Pathological fear of cancer recurrence higher among Singapore vs Western survivors
Among cancer survivors, fear of cancer recurrence (FCR) in Singapore is comparable to that of Western counterparts, but severe or pathological levels of FCR are fourfold higher, reveals a study, underscoring a difficulty not commonly acknowledged but deserves more attention.
“The study results would be useful to clinicians and therapists in dealing with patient’s concerns about their illness and disease status, designing relevant post-treatment interventions and, ultimately, enhancing psychosocial care of cancer survivors,” the researchers said.
A total of 404 cancer survivors in remission were evaluated for the following: FCR using the Fear of Cancer Recurrence Inventory (FCRI), emotional distress using the Hospital Anxiety and Depression Scale, and quality of life using the World Health Organization Quality of Life-BREF. Clinical and severe or pathological FCR was established on the severity scale of FCRI, known as FCRI-Short Form. Factors associated with FCR were assessed via multivariate logistic regression.
Of the cancer survivors, 43.6 percent had clinical FCR and 32.1 percent had severe or pathological FCR, with mean scores on the FCRI of 59.5±30.4. [Singapore Med J 2020;doi:10.11622/smedj.2020007]
The following factors were significantly associated with severe or pathological levels of FCR: younger age (odds ratio [OR], 0.952, 95 percent confidence interval [CI], 0.911–0.995; p<0.05), higher educational status (OR, 2.55, 95 percent CI, 1.15–5.65; p<0.05) and higher levels of emotional distress (OR, 1.17, 95 percent CI, 1.10–1.24; p<0.001).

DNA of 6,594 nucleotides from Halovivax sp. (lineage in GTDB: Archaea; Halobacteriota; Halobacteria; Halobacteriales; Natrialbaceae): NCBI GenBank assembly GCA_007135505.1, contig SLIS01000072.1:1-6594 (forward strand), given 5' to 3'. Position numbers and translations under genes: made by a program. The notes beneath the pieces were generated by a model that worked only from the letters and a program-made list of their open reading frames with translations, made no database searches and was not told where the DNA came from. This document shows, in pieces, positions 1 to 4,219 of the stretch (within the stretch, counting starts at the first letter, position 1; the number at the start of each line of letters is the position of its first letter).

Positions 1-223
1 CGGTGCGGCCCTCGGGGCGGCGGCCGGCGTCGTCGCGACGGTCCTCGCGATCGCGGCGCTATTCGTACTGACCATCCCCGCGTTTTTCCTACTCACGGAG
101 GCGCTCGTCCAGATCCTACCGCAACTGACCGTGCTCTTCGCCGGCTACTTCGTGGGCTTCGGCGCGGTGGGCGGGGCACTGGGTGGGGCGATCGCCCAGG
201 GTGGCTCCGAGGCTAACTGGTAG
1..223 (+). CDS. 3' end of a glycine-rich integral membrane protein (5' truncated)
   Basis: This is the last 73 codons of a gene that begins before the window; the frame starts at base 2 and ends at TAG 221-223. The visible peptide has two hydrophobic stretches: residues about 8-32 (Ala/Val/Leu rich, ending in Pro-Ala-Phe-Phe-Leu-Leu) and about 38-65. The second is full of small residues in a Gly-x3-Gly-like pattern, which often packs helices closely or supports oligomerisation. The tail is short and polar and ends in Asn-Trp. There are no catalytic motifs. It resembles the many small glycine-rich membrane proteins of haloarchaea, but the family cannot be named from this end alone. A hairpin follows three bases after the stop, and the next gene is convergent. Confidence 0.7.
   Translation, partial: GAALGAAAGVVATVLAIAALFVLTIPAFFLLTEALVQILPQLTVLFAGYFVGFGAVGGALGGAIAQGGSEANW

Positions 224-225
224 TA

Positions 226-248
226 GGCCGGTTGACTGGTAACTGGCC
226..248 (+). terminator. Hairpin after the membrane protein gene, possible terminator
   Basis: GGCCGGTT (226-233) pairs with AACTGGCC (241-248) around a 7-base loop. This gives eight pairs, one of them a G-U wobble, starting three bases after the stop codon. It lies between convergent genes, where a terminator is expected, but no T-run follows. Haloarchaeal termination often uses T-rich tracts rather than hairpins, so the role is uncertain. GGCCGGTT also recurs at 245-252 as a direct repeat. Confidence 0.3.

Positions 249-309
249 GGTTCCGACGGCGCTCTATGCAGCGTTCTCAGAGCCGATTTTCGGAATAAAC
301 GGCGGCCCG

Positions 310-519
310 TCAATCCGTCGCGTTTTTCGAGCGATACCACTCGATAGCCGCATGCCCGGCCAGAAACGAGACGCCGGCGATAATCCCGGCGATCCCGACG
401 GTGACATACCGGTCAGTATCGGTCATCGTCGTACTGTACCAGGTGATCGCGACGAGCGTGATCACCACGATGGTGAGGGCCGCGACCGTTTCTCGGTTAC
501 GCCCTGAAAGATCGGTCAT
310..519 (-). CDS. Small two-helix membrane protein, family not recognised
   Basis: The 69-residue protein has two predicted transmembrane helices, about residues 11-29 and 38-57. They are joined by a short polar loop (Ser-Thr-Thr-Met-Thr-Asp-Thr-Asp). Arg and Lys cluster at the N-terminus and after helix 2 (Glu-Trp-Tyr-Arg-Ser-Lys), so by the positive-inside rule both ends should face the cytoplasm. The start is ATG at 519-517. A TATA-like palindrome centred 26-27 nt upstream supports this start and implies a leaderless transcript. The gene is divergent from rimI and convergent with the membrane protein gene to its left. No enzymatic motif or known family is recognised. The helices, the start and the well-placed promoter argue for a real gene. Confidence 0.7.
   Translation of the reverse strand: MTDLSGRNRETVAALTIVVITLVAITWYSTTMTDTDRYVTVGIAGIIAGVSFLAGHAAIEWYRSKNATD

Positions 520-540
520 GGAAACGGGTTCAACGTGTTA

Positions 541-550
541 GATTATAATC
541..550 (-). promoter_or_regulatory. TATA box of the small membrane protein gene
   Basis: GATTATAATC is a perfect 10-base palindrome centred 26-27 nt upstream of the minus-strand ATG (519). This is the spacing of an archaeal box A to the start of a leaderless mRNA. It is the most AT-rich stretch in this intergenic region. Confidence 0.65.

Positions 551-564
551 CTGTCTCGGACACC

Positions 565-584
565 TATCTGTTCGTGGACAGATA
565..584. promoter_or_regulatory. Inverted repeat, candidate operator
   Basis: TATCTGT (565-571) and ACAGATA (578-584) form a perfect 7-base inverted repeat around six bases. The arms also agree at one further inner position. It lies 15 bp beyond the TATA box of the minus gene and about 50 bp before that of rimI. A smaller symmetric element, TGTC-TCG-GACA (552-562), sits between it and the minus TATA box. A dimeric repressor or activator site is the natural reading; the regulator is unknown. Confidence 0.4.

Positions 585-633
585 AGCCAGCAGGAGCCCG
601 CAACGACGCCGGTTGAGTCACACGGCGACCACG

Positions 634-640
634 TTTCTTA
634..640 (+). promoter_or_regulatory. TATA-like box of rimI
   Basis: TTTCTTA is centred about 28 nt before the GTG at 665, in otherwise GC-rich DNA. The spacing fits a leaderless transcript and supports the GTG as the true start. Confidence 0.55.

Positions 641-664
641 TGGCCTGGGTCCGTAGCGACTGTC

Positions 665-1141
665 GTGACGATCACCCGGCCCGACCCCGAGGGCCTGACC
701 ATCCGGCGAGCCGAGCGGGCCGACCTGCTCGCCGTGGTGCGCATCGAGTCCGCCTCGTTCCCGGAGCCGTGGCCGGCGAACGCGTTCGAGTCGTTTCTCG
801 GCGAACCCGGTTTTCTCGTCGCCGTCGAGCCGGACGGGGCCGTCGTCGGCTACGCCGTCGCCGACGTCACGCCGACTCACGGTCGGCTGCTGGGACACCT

The FCR level in this study was similar to that of two other studies conducted in Western mixed-cancer populations, which had mean FCRI scores of 51.7±28.8 and 53.8±27.8, respectively. [J Cancer Surviv 2010;3:361-371; Support Care Cancer 2009;17:241-251]
On the other hand, severe or pathological FCR among cancer survivors in Singapore was greater by more than four times as that reported in their Western counterparts (32.1 percent vs 7 percent). [J Cancer Surviv 2013;7:300-322]
The present study, unlike in previous ones, found no association between quality of life domains (ie, physical, psychological, social relations and environmental) and FCR. However, “our earlier research has shown that specific psychological resources have a role in alleviating emotional distress among Singapore cancer patients,” the researchers said. [Psychooncology 2013;22:978-986; Psychooncology 2017;26:278-281]
Several concerns were noted in this study. For instance, clinical assessments were not included in the design, and patients who reported levels of clinical FCR were not examined by a clinician, which would have provided a definitive diagnosis. Moreover, a consensus on the distinctions between mild, moderate and severe levels of FCR remains to be established. [BMC Cancer 2016;16:291]
“Despite these limitations, our findings suggest that clinicians should be concerned about and aware of FCR,” the researchers said, noting that priority measures should include screening, assessments, and patient and caregiver psycho-education.
“Further research in a longitudinal study of risk factors and protective factors will support this initiative, as well as address the lack of consensus on the different levels of FCR severity,” they added.